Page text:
Martin Shkreli, human pharma bro meme, returns to hawk web3 drug platform

Druglike, a new venture from Shkreli, will attempt to "democratize" the same industry that made him infamous.

NEW YORK, NY - AUGUST 4: Former pharmaceutical executive Martin Shkreli points as he exits the court...
Drew Angerer/Getty Images News/Getty Images

In 2015 Martin Shkreli became the most hated man on the planet after hiking up the price of Darapin, a drug used by HIV patients, from $13.50 to $750 per dose.

His meteoric rise to cultural infamy culminated with a 2017 conviction for securities fraud, and now close to five years later, Shkreli is out of prison and ready to serve up something new: a web3 drug discovery platform.

The name of the service is Druglike, and Shkreli is claiming the company will democratize the drug discovery and its subsequent creation process by providing software to model chemical compounds for free.

How does it work? — Since the platform will be web-based, anyone would theoretically have access to it, something Shkreli emphasized in the product’s press release, noting: “Any computer or phone with access to the web might be responsible and rewarded for discovering the next breakthrough medicine."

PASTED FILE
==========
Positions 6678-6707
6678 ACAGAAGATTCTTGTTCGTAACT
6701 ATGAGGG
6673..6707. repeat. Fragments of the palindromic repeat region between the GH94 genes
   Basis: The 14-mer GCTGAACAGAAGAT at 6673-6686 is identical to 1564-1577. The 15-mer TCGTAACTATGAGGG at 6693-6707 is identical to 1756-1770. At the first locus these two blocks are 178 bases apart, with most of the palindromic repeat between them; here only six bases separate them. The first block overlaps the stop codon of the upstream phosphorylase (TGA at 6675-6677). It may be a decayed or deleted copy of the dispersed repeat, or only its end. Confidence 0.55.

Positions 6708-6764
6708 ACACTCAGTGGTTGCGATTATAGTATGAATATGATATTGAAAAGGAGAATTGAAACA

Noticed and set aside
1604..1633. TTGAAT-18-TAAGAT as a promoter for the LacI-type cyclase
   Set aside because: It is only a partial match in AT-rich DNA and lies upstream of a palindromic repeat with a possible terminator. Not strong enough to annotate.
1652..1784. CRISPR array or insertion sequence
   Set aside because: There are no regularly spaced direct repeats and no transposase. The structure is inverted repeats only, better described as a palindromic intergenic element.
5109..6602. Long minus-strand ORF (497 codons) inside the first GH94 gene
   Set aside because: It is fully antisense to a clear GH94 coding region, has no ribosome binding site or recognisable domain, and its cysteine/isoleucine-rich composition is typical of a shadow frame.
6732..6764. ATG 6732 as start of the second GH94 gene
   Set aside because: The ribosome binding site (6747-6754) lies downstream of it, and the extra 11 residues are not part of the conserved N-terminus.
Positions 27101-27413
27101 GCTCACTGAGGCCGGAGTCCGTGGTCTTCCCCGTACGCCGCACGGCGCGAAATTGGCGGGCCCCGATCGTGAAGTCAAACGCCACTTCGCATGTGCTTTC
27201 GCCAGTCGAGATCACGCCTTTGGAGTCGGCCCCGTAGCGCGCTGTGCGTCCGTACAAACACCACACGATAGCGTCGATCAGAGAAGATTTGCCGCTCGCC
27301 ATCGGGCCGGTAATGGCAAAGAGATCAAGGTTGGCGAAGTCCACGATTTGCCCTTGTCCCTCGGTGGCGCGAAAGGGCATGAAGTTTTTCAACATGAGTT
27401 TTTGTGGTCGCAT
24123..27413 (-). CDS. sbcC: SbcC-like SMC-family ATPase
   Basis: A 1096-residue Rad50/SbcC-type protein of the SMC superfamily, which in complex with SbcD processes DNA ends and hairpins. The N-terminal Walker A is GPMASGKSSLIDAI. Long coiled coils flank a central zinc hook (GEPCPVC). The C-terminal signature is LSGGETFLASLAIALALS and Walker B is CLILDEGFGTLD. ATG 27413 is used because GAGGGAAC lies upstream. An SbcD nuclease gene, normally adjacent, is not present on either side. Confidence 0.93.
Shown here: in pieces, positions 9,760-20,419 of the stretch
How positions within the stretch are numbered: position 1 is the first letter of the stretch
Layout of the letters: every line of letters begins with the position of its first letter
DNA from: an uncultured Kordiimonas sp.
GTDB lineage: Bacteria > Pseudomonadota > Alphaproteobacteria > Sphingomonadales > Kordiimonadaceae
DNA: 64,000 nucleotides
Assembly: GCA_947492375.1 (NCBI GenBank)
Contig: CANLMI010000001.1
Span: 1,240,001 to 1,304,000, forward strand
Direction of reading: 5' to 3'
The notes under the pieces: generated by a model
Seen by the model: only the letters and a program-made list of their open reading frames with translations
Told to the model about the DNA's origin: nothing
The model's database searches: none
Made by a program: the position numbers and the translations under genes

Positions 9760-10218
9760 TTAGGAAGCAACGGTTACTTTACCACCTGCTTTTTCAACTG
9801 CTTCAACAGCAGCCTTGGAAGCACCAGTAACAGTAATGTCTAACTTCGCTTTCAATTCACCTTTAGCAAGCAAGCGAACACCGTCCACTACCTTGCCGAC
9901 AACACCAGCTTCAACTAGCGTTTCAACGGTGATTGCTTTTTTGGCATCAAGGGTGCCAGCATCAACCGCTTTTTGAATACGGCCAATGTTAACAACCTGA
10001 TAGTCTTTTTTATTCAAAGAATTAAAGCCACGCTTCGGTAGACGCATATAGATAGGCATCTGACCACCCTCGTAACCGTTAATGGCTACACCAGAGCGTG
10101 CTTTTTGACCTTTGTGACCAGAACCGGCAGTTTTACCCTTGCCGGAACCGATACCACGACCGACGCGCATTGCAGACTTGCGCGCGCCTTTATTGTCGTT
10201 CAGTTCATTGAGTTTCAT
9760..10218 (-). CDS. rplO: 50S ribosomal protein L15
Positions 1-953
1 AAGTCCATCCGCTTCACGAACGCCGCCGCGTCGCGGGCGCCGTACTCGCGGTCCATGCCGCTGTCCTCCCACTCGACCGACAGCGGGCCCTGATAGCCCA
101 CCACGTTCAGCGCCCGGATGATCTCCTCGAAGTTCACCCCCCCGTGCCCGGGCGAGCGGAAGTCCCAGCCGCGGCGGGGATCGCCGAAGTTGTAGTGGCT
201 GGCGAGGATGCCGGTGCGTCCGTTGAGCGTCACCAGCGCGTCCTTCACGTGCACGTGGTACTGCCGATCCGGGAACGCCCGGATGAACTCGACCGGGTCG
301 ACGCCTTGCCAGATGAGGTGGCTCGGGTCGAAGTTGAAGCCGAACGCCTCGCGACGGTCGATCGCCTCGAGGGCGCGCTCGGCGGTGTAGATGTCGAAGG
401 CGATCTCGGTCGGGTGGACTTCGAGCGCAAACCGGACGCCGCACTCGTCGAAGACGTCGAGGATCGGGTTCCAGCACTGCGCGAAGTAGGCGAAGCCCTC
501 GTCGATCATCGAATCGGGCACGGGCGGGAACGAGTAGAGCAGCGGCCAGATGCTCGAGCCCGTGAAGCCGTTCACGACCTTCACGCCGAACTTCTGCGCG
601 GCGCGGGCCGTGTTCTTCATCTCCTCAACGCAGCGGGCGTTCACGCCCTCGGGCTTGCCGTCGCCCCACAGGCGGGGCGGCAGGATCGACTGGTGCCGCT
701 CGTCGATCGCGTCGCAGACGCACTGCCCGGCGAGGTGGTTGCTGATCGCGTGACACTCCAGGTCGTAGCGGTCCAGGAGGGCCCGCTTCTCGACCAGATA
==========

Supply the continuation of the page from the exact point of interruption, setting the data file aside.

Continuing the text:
In an interview with Milk Road, a crypto newsletter, Shkreli describes his new venture in more detail, noting that “forgiveness is important,” and stating: “I’m smart. I have connections. I have good ideas.”

Running the software needed in computational chemistry is expensive, and as Shkreli points out, companies in the space will pay upwards of $50,000 just to rent hardware capable of crunching those numbers. Shkreli says users will be incentivized to share their findings through “tokenomics,” or in other words: selling their work for a crypto token dubbed Martin Shkreli Inu. Yep, you read that right.

This token is where Shkreli would be making money; by allowing people to invest in the technology, thereby betting on its future ability to impact drug pricing.

Making pharmaceutical drugs cheaper is probably a venture most Americans can get behind, but Shkreli, of all people, has skin in the game beyond just disrupting healthcare. When it comes to Druglike, the benefits for Shkreli could be twofold: make some money and do a little image rehab along the way. Whether people are ready to see the former hedge fund manager — who was just released from prison this May — as anything but the world’s most hated pharma bro is a matter for the public court of opinion. One thing is for sure: the memes certainly won’t be helping him make the case.